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Ukrainian Pro-Russian Entrepreneur Latest Victim in String of Attacks

FILE - Russia-supporting Ukrainian entrepreneur Oleg Tsaryov, right, is shown in Russian-controlled Donetsk in an image taken from undated video. Tsaryov was shot and seriously wounded on Oct. 26, 2023.
FILE - Russia-supporting Ukrainian entrepreneur Oleg Tsaryov, right, is shown in Russian-controlled Donetsk in an image taken from undated video. Tsaryov was shot and seriously wounded on Oct. 26, 2023.

Ukrainian pro-Russian entrepreneur Oleg Tsaryov was shot twice and seriously wounded late Thursday in Russian-annexed Crimea where he lives, his family and Russian officials said Friday.

Russia's top investigative body said it had opened a criminal inquiry into the attempt on his life, the latest incident in a series of attacks since the start of the war on several prominent pro-Moscow figures.

Tsaryov was found unconscious and bleeding. A Russian-installed official in southern Ukraine, Vladimir Rogov, said he is in intensive care. The former Ukrainian lawmaker was lined up to lead a puppet administration in Kyiv if Russia succeeded in occupying Kyiv, Reuters reported, citing sources in Moscow.

The shooting of Tsaryov was a special operation conducted by the Security Service of Ukraine, or SBU, a source in the Ukrainian intelligence agency said Friday.

Tsaryov, a wealthy hotel businessman in Crimea, was previously a member of the Ukrainian parliament and then speaker of the parliament of "Novorossiya" — an entity formed after Russian-backed separatists in eastern Ukraine broke away in 2014 and began fighting Ukrainian forces.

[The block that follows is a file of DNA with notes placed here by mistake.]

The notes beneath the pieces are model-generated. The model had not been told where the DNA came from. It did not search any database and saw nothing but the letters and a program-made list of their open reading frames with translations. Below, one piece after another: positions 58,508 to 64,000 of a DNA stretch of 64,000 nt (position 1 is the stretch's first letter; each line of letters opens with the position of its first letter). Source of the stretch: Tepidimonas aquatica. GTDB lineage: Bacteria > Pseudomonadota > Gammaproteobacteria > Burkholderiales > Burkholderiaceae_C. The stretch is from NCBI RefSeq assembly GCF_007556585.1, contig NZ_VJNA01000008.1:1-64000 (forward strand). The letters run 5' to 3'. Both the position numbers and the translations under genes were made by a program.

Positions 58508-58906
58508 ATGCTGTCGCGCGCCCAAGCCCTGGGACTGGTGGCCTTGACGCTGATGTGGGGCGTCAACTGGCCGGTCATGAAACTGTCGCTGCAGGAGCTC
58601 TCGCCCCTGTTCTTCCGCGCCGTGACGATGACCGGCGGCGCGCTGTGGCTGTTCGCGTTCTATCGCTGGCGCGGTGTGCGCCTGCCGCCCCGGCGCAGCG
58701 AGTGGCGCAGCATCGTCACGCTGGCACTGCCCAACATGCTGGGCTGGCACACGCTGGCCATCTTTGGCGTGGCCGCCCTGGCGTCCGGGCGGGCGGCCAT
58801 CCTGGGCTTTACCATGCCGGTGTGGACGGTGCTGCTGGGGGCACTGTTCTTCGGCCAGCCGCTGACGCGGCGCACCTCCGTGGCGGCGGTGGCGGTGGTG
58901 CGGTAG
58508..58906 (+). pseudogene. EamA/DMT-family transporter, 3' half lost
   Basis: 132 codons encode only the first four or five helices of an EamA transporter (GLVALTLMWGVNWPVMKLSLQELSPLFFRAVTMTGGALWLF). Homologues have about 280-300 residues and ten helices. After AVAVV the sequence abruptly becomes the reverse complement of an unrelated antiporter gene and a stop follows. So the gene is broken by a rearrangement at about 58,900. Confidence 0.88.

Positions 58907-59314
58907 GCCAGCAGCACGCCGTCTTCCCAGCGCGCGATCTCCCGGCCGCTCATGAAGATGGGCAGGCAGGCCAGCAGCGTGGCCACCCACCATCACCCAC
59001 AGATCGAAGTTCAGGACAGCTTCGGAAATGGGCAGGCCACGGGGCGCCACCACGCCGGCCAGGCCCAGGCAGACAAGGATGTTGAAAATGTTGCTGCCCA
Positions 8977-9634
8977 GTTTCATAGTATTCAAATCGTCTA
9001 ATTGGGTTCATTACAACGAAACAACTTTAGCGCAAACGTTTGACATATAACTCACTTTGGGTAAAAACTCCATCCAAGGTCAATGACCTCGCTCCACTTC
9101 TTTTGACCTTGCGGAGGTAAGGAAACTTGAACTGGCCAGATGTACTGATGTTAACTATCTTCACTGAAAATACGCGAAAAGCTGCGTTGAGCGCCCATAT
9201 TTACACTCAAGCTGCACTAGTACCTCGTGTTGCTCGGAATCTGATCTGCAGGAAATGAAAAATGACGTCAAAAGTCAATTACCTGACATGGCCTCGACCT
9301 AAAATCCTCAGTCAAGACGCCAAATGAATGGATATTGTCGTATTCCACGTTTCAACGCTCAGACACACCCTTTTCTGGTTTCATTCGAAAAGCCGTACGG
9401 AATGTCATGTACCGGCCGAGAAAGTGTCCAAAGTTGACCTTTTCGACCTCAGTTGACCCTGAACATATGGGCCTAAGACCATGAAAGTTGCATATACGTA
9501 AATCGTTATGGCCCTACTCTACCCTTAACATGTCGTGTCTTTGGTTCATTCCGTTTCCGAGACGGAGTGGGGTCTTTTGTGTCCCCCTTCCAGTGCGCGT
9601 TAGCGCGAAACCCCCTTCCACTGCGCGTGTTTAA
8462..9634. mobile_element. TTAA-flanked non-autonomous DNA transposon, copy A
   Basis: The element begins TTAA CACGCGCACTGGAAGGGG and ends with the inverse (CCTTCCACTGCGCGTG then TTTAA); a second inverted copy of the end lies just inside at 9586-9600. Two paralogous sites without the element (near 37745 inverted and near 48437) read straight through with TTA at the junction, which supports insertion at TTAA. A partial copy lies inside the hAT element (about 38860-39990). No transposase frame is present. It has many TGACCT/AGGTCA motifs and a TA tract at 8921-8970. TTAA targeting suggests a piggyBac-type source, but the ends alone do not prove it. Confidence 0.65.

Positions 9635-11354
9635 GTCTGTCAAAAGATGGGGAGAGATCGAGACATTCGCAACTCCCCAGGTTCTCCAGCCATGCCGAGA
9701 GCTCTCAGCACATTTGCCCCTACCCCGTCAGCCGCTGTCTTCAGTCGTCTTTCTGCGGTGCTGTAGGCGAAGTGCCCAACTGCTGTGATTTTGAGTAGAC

Ukraine, the United States and several other Western countries have imposed sanctions on him. He is listed as a "traitor to the motherland" by Myrotvorets, “Peacemaker” in Ukrainian, a vast unofficial database of people considered to be enemies of the country. The website lists personal information about Tsaryov, including an email address, a passport number and an address in Yalta.

Several pro-war Russian figures in the Myrotvorets database have been assassinated since the start of the war, including journalist Darya Dugina, war blogger Vladlen Tatarsky and former submarine commander Stanislav Rzhitsky.

Dugina and Tatarsky died in bombings, while Rzhitsky was shot while out on an early morning run.

No comment was immediately available from Ukrainian intelligence.

War commitment

Ukrainians remain deeply committed to keeping up their country’s defensive fight against Russia, despite some weariness with their country’s 20-month struggle against Russia’s invasion.

According to a recent Gallup survey, Ukrainians remain steadfast in their desire to win the war that Russia started in February 2022, but less so than a year ago.

Three in five (60%) Ukrainians interviewed in July and August said they want Ukraine to keep fighting until it wins, twice as many as those who want Ukraine to negotiate to end the war as soon as possible (31%). Ukrainians’ commitment is slightly muted from what it was in September 2022, when 70% of Ukrainians said they wanted their country to keep fighting, but the majority still staunchly support the war, the survey shows.

The fighting is expected to drag on into the winter as both sides remain deadlocked in fierce battles.

War-weary mothers, wives and children gathered on the streets of Ukrainian cities Friday, demanding an 18-month limit on mandatory military service.

Chanting “Demobilize the soldiers,” about 100 wives, mothers, children and relatives of Ukrainian soldiers attended a demonstration in the capital, Kyiv.

“I live in constant fear for his life," Valeriia Koliada, 35, said of her husband, who volunteered for the military.

“It’s nerve-wracking for me. He is tired as well,” she said. “We are a young family. I also want to have a child and sleep calm at night.”

Protesters gathered in at least six other Ukrainian cities.